Category: technology |

Breaking Away from the Fan’s Approach to Technology

Tech Reviews

When it comes to hardware and software, I think there is a part in all of us that really loves the critic. This is especially true when the product being critiqued is one that we don’t like or don’t think we’ll like. After all, the critic just reinforces how smart we are. They become the voice of the child in the crowd pointing out how silly the emperor looks with no clothes and we can sit there and say, “I know! Isn’t that stupid. Can you believe those silly fans still buy that garbage?” We get to feel smug and superior, and that can be a hard feeling to let go.

Of course, it’s a very different feeling when something you actually like is being criticized. Then, the critic is just wrong. They “obviously” don’t understand the product or its inherent value to you. Those silly fools are in the pocket of whatever company is supposedly competing with your product and should be ashamed.

This is what happens on every tech page and review site that I read. It isn’t all that surprising, either. When you consider how important our technology has become …

More

Revisiting Notion

A while back, I posted a critique of Notion in which I took it to task for not having an easy method of export and usability. At the time, I said I loved what Notion did as a software platform, but I felt it didn’t really give a clear option of how to migrate away if something changed or the platform became unavailable. That is a big deal to me. I don’t want to be bound to any single platform or company, and I felt that using Notion would do that.

My wife, however, disagreed. I am married to a wonderful historian who spends a lot of time working with and using technology both for the work she does and for her day-to-day life and recreation. We are both fascinated by different hardware and software platforms and spend far too much time arguing about their different affordances and constraints. In these discusssions, she is (usually) the enthusiastic adopter, and I am the tech curmudgeon. This was absolutely the case when it came to Notion. She argued that the ease-of-use of the platform, its accessibility and availability, the collaborative features it provided, and the speed at which we could …

More

LaTeX in a Humanities World

Let’s talk about LaTeX for a second. WAIT! Come back! I know we’re going deep into techcomm nerdom for this one, but I think it’s worth talking about. I’ll try not to get too lost in the details, and I promise that this isn’t going to be me telling that the way you write is wrong. I like LaTeX, a lot, but our tools have to be able to adapt to fit our use cases. I’m not sure it does that. LaTeX presents certain challenges to what have become typical strategies for writing and editing documents. This is especially true when it comes to writing documents outside of traditional STEM disciplines. Which is, primarily, what I do.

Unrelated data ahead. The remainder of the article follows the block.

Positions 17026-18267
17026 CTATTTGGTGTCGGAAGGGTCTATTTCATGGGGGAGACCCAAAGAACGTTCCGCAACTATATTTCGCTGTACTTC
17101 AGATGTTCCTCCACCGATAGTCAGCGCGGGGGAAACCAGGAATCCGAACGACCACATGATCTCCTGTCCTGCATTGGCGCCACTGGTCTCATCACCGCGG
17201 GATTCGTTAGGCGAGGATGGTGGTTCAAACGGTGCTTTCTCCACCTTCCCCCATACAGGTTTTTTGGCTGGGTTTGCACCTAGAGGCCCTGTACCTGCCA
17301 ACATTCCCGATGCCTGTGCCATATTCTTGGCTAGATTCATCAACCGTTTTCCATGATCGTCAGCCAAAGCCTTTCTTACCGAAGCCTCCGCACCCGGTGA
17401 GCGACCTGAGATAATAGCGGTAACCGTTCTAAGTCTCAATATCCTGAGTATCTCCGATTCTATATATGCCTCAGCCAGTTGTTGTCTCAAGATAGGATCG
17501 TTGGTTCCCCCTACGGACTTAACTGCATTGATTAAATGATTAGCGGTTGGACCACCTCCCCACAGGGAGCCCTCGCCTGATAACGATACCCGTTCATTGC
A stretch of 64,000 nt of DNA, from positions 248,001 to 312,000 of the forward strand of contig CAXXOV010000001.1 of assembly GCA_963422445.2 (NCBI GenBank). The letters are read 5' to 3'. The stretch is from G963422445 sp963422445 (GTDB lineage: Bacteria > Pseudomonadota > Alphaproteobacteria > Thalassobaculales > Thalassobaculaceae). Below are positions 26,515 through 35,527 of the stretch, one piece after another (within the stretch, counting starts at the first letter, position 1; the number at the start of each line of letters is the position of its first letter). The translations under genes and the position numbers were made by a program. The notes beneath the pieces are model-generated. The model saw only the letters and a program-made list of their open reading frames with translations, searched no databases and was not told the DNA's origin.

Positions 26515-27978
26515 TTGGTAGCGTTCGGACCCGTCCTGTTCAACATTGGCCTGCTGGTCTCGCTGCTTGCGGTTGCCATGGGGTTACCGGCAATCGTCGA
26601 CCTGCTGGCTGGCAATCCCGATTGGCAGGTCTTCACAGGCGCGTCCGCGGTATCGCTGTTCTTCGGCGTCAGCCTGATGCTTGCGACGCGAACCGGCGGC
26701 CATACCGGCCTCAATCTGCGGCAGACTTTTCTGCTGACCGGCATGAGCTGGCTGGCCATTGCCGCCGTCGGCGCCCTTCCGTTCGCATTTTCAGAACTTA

LaTeX is, essentially, a open system of tools for typesetting and text formatting. It can be a powerful resource for writers and editors. While intimidating at first, once you get a feel for it and the sense of control you have over your page, it is hard to go back. I still remember compiling my first document and thrilling at how everything was exactly where I told it to be. Then I discovered that I was just …

More

Rethinking Social Media - Engage or Disengage?

I had a whole post ready to go talking about the attempted bombings by a domestic alt-right terrorist and the role social media played in his actions. That was before the nightmare in Pittsburgh. That was before another mass murderer, his violent bigotry honed through sick communities of hate whose work is actively published on these same social media platforms, stepped into a place of worship and killed innocent people.

So here I am, revising this post as I go, but the question to those of us who still use these sites remains: what do we do in the face of an ongoing tide of hatred on social media? Is it time for us to leave these platforms?

It might not be a big surprise that I don’t interact a lot on social media. Facebook barely exists for me. Except for specific work accounts, I almost never post on Facebook, and I rarely look at my personal messages or my wall. The posts that do go to my wall only go to me. If I do respond (mostly to birthday wishes) those responses are also not shared, and I quickly migrate offsite if the messages continue. I am not …

More

Updated (November 24, 2018) - When Good Software gets Trapped in the “Cloud.”

Updated Comments

Please see the above for my updated comments on Notion and my mea culpa as I missed a key part of their feature set which essentially resolves all of the concerns I outline below.

One of the challenges of living in an era where software applications and their associated files are rented instead of owned is that there are moments when I find something that I really love that is completely broken.

I really like what Notion does. As a project management tool, it is an amazing piece of software. On a very basic level, it is a simplified document and project management system, but that is really under-selling its capacity. The genius of the software is in its simplicity and accessibility. I can build a rapid version of project tracking database in less than 30 minutes, add a documentation space, connect it to a Slack channel for regular project updates, and be good to go. Courtney and I have been using it for our game design project. I am tracking my dissertation work and my job hunt via the site, and it has been quite useful. I have no complaints on the use of the software. There …

More

© Geoffrey Gimse. Built using Pelican. All photos are my own. Other images used on this site are in the Public Domain and available from Openclipart, or have been purchased for use via The Noun Project.